Professor McGinley has recently completed Religious Accommodations in the Dobbs Era for a symposium to be published this year about how the 2022 Supreme Court decision on abortion has affected the workplace. Her research deals with how the anti-discrimination rights—including an employee’s right to religious accommodations—in Title VII of the 1964 Civil Rights Act protects employees’ anti-abortion speech at work and their refusal to do portions of their jobs that they consider objectionable. She cites, for example, recent cases at CVS’s Minute Clinics and Southwest Airlines. At CVS, nurse practitioners have been fired for refusing to counsel patients about contraceptives that are contrary to the employees’ religious beliefs, while a flight attendant at Southwest was fired for harassing another employee for her pro-abortion political activity. Professor McGinley’s research offers insights into the difficult balance that employers and courts must achieve to protect employers’ and their customers’ interests while respecting employees’ rights.

Her third project is entitled Intersectionality on The Ground, The “Neutral Norm” and Remedying The Gap In Success of Intersectional Claims. This multi-year project analyzes how the law creates barriers to protection against employment discrimination for the most vulnerable individuals who belong to two or more protected classes, and/or whose disfavored working identities are related to protected traits. She plans to suggest changes to how Title VII is interpreted as well as amendments to the statute that would create greater protection for workers who currently suffer from intersectional discrimination.

Boyd Law School Alumnus Wins National Legal Writing Award

Alumnus Travis Studdard (’22) won a Law360 Legal Writing Award from the Burton Awards for his article, Riling Up As Recommendation: How Commission-Free Brokerages Recommend Active Investing to the Public. Travis is the first student from the William S. Boyd School of Law to be awarded this honor.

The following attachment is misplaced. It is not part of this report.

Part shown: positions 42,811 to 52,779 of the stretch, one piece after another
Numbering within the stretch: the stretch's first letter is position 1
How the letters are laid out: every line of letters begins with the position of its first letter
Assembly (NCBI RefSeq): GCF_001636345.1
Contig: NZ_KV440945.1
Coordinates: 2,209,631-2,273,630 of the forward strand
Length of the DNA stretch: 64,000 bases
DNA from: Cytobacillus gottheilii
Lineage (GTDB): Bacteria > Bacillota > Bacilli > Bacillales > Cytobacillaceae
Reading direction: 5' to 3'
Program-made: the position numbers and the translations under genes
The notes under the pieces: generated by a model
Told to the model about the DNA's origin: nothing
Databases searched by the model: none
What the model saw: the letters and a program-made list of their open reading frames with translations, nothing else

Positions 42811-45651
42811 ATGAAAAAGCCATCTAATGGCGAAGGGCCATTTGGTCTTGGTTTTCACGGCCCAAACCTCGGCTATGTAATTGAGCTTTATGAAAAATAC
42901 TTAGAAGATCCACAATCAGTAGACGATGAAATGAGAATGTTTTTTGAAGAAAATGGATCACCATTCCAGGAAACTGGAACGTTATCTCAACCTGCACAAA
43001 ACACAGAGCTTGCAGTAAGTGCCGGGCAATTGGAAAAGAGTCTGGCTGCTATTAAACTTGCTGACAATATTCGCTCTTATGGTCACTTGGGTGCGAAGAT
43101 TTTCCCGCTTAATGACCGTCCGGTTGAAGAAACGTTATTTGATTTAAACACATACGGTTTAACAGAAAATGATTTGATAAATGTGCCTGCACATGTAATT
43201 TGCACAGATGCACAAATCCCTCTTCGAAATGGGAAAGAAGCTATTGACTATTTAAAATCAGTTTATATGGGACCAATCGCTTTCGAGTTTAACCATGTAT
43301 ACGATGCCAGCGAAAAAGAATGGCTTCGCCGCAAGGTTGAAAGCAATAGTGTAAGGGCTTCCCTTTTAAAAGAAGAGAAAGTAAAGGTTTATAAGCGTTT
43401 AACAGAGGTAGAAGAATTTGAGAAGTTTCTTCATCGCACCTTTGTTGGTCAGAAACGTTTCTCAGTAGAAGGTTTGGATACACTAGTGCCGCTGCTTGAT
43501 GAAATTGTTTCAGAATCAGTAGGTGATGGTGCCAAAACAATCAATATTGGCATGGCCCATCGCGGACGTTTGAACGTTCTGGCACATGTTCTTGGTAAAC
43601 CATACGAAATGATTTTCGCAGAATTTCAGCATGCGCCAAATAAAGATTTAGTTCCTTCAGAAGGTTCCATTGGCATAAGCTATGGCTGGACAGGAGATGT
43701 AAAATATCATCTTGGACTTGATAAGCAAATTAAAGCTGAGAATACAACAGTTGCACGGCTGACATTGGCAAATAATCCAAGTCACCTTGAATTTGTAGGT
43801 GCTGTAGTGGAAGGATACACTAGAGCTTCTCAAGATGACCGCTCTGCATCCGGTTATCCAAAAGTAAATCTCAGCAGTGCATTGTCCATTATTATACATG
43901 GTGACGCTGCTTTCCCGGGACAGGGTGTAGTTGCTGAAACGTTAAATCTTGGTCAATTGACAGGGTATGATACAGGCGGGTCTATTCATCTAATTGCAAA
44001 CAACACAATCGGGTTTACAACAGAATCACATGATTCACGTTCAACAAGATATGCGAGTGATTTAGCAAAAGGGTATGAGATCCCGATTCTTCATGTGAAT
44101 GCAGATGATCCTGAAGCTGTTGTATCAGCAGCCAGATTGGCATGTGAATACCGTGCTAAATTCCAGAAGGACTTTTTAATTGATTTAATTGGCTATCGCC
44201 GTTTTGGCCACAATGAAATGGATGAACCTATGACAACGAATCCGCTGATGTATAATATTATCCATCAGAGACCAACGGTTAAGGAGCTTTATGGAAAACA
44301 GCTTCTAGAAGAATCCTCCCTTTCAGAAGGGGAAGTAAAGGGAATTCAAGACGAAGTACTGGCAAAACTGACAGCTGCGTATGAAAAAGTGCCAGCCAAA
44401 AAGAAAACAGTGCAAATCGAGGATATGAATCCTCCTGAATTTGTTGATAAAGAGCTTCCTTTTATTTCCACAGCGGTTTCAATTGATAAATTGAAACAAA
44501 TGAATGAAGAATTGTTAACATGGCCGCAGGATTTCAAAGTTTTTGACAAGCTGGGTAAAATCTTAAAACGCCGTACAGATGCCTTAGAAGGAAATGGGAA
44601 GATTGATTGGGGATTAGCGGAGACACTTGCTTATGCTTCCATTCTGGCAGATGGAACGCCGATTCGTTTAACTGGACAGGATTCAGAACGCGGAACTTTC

Travis wrote the article in a directed research course under the guidance of Professor Benjamin Edwards. Travis submitted it in the 2021 James E. Beckley National Competition by the Public Investors Advocate Bar Association (PIABA) and won first place.

After Travis won the competition, Professor Edwards decided to recommend him for the Burton Awards.

“After he brought home that national win, it was an easy decision to nominate him to our legal writing faculty as the person we should put forward for a shot at a Burton award,” Professor Ben Edwards said. “Travis worked incredibly hard on a complex topic that is still on the SEC's (U.S. Securities and Exchange Commission) rulemaking agenda.”

Professor Kathryn Stanchi was Travis’s first-year legal writing professor in 2019 and was thrilled when she found out about his award.

“I remember Travis as a hard-working, smart, and good-natured evening student,” Professor Stanchi said. “I'm always amazed by evening students who work full time and then come to law school. I remember particularly that Travis took feedback very well. This award is a confirmation that Boyd, and its writing faculty, are producing some of the best student legal writers in the nation.”

This prestigious recognition is granted in association with the Library of Congress, presented by lead sponsor Law360, and co-sponsored by the American Bar Association. Since 1999, the Burton Awards have been praising excellence in the legal profession, including writing, reform, public service and interest, regulatory innovation, and lifetime achievements.

According to William Burton, the founder and chair of the awards program, "The winners are truly exemplary, technically skilled, and effective writers. The authors have set a new and even higher standard of excellence."

Only 25 writers were selected from nominations submitted by the nation's top law schools. The committee responsible for the selection process included judges and law school professors from esteemed institutions such as Harvard Law School, Georgetown Law Center and UC Berkeley Law School.


Established in 1998, the William S. Boyd School of Law at the University of Nevada, Las Vegas has nearly 400 students and offers three juris doctor degree programs: a full-time day program, a part-time day program, and a part-time evening program. The school also offers a Master of Laws (LL.M.) in Gaming Law and Regulation and three dual degree programs: the J.D./MBA, J.D./M.S.W., and J.D./Ph.D. It is fully accredited by the American Bar Association and is a member of the Association of American Law Schools. For more information about UNLV Law, please visit and stay connected on Facebook, Instagram, and Twitter.